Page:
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The links between healthy sleep and overall physical health are well-documented. Yet getting a healthy night’s sleep each night is also one of the best choices you can make for your mental well-being and performance. You know that feeling you get after you don’t get enough sleep, where it seems like you can’t think straight and maybe your brain isn’t functioning at it’s best? Well it turns out that there’s a horrifying reason for it: your brain literally begins to eat itself after you don’t get enough sleep, according to a new study published in the Journal of Neuroscience. Will this research be enough to make you rethink that next late-night Netflix binge?

Probably not. But hopefully it will trickle down into the medical literature, influencing the medical advice physicians and sleep researchers give sleep-deprived patients. Neuroscientists from the Marche Polytechnic University in Italy have found that persistent poor sleep can cause the brain to dismantle a significant portion of its neurons and connections between synapses, and some of that damage might be permanent.

The damage occurs when the brain’s natural ‘cleansing’ process goes haywire in response to sleep deprivation. While we sleep, the brain clears out old and depleted cells through a process known as phagocytosis, or “cell devouring.” This is a healthy brain function which usually keeps things running smoothly, but this process goes into overdrive when the brain doesn’t get enough sleep. According to their study, the researchers discovered that in sleep deprived brains, this process “is unregulated already after a few hours of sleep deprivation and shows a further significant increase after prolonged and severe sleep loss, suggesting that it may promote the housekeeping of heavily used and strong synapses in response to the increased neuronal activity of extended wake.” This weakens the brain’s ability to heal itself in the long run, increasing the brain’s susceptibility to other forms of damage.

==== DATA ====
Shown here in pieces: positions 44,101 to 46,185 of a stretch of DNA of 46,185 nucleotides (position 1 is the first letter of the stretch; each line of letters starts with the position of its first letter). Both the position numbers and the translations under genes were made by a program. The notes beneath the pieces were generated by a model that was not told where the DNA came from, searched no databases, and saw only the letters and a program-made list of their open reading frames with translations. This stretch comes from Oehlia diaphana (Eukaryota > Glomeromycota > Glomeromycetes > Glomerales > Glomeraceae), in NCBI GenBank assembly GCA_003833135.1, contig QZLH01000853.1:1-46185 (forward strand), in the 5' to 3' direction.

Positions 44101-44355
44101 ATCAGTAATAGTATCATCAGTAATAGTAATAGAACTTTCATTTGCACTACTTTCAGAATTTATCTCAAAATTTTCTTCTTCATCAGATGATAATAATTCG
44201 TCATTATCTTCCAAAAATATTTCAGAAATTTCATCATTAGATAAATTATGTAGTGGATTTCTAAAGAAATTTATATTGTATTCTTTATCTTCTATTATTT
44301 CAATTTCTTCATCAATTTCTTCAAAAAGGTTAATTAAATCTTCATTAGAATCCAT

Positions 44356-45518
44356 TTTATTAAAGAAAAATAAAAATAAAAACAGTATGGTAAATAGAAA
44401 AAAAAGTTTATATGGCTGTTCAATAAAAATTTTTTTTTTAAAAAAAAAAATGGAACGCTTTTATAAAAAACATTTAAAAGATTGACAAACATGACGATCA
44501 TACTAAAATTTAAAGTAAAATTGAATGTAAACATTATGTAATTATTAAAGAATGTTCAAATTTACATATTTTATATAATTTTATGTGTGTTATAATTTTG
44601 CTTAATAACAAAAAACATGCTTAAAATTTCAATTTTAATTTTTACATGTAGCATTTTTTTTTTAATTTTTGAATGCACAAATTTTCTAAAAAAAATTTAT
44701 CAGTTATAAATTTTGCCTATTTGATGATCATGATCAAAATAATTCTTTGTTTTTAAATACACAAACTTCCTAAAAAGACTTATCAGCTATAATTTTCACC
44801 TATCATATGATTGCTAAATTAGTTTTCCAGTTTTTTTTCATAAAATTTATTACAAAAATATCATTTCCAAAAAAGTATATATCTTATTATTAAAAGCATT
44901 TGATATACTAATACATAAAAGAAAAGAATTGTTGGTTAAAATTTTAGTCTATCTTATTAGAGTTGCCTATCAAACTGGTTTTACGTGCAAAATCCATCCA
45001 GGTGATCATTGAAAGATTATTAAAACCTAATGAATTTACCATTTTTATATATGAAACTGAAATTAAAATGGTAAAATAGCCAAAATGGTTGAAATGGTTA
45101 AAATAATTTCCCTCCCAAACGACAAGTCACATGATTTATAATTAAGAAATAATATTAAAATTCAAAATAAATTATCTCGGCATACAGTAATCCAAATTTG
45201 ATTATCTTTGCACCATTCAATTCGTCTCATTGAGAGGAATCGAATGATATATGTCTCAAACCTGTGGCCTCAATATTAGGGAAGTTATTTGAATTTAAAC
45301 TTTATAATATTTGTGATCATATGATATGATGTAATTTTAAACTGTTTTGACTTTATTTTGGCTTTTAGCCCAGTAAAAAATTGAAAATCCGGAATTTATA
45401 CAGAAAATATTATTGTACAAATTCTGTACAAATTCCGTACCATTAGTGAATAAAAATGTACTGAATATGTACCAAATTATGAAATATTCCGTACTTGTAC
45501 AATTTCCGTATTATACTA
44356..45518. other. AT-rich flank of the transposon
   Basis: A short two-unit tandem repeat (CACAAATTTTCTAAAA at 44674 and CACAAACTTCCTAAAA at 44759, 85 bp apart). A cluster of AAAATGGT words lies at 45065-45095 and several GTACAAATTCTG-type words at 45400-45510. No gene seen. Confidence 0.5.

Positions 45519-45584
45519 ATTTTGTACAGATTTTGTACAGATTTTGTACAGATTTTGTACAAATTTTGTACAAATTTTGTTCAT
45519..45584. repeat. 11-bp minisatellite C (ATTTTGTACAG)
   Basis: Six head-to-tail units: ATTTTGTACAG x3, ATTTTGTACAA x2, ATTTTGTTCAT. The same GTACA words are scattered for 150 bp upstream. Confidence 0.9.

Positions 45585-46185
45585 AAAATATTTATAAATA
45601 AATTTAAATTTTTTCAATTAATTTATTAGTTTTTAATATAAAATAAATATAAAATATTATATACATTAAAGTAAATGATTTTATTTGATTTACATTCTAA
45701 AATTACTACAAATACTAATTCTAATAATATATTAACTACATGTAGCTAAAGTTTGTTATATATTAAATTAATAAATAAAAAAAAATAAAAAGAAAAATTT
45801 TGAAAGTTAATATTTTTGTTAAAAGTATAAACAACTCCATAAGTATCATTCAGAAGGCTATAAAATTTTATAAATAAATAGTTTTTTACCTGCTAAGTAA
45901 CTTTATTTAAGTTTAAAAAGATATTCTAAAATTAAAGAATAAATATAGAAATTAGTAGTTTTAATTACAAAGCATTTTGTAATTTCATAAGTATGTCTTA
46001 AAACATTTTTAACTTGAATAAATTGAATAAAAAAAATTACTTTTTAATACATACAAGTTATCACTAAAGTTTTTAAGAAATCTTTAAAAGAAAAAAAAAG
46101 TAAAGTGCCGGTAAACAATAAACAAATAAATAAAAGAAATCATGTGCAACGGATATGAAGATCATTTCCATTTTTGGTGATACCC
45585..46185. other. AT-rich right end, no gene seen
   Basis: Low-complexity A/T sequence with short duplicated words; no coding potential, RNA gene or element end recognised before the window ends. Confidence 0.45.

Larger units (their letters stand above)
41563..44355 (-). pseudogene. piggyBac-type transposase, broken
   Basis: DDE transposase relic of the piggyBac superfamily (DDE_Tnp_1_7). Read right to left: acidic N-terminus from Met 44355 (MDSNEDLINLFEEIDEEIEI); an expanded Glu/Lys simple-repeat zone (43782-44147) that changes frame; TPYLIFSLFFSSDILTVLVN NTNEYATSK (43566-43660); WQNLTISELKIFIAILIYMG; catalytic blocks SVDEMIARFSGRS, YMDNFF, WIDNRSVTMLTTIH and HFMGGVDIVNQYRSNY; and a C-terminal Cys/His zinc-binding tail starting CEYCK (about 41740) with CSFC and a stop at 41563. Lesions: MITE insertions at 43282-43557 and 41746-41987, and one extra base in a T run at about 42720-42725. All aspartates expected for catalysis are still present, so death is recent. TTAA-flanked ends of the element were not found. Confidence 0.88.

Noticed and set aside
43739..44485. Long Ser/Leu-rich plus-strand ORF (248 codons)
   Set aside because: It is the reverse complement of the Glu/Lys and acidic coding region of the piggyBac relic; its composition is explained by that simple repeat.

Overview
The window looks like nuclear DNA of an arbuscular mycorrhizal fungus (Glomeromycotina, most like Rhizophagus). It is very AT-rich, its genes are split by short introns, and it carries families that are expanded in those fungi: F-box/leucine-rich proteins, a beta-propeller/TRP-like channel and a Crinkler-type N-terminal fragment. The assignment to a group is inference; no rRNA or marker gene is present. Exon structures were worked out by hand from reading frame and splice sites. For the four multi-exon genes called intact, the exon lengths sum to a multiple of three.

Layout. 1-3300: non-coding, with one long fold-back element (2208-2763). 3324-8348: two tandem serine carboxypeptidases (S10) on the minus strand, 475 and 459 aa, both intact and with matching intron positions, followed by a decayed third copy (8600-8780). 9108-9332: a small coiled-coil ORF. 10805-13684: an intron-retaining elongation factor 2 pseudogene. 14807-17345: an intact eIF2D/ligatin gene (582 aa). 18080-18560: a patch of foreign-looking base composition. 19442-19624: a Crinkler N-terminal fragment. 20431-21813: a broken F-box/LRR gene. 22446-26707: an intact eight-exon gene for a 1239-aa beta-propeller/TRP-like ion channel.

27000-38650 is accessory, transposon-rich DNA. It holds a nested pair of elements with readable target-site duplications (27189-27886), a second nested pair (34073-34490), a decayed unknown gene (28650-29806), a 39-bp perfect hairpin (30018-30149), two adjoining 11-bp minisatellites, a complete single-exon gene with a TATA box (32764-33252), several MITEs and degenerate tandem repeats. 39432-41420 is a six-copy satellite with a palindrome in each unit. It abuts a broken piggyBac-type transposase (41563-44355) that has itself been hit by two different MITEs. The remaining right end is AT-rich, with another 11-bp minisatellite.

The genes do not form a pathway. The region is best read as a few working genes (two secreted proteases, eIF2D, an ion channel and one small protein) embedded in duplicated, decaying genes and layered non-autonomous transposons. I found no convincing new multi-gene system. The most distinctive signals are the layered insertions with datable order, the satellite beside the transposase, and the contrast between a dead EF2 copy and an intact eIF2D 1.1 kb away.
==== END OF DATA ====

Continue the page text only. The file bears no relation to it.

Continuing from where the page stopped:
Like most studies, though, this one used mice instead of humans. Still, given what we know of the links between chronic sleep deficits and neurological disorders like Alzheimer’s disease, it’s likely this discovery will hold up in humans. Still think it’s cool to be a night owl into your 30’s?

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